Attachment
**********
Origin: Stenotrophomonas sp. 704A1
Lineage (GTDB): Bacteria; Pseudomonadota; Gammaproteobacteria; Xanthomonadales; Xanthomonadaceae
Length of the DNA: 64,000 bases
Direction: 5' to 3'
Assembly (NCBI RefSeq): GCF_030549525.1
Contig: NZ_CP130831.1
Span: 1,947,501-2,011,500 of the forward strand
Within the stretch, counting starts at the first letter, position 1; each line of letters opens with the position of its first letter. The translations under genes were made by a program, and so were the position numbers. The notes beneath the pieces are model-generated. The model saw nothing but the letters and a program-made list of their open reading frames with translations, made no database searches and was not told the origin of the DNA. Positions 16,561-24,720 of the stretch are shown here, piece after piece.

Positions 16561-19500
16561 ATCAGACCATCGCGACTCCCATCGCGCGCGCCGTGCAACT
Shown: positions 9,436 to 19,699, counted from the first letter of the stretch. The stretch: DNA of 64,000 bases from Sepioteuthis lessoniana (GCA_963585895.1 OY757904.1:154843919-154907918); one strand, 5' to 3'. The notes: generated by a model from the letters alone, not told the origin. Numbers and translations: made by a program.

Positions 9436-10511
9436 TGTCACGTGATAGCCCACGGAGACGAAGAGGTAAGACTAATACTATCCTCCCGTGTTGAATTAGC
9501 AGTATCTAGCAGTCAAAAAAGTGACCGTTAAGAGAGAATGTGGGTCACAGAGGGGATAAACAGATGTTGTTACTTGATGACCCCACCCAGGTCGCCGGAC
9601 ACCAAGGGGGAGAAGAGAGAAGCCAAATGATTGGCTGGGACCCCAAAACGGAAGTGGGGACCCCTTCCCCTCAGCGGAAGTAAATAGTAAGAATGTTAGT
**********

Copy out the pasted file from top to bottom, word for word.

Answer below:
Origin: Stenotrophomonas sp. 704A1
Lineage (GTDB): Bacteria; Pseudomonadota; Gammaproteobacteria; Xanthomonadales; Xanthomonadaceae
Length of the DNA: 64,000 bases
Direction: 5' to 3'
Assembly (NCBI RefSeq): GCF_030549525.1
Contig: NZ_CP130831.1
Span: 1,947,501-2,011,500 of the forward strand
Within the stretch, counting starts at the first letter, position 1; each line of letters opens with the position of its first letter. The translations under genes were made by a program, and so were the position numbers. The notes beneath the pieces are model-generated. The model saw nothing but the letters and a program-made list of their open reading frames with translations, made no database searches and was not told the origin of the DNA. Positions 16,561-24,720 of the stretch are shown here, piece after piece.

Positions 16561-19500
16561 ATCAGACCATCGCGACTCCCATCGCGCGCGCCGTGCAACT
Shown: positions 9,436 to 19,699, counted from the first letter of the stretch. The stretch: DNA of 64,000 bases from Sepioteuthis lessoniana (GCA_963585895.1 OY757904.1:154843919-154907918); one strand, 5' to 3'. The notes: generated by a model from the letters alone, not told the origin. Numbers and translations: made by a program.

Positions 9436-10511
9436 TGTCACGTGATAGCCCACGGAGACGAAGAGGTAAGACTAATACTATCCTCCCGTGTTGAATTAGC
9501 AGTATCTAGCAGTCAAAAAAGTGACCGTTAAGAGAGAATGTGGGTCACAGAGGGGATAAACAGATGTTGTTACTTGATGACCCCACCCAGGTCGCCGGAC
9601 ACCAAGGGGGAGAAGAGAGAAGCCAAATGATTGGCTGGGACCCCAAAACGGAAGTGGGGACCCCTTCCCCTCAGCGGAAGTAAATAGTAAGAATGTTAGT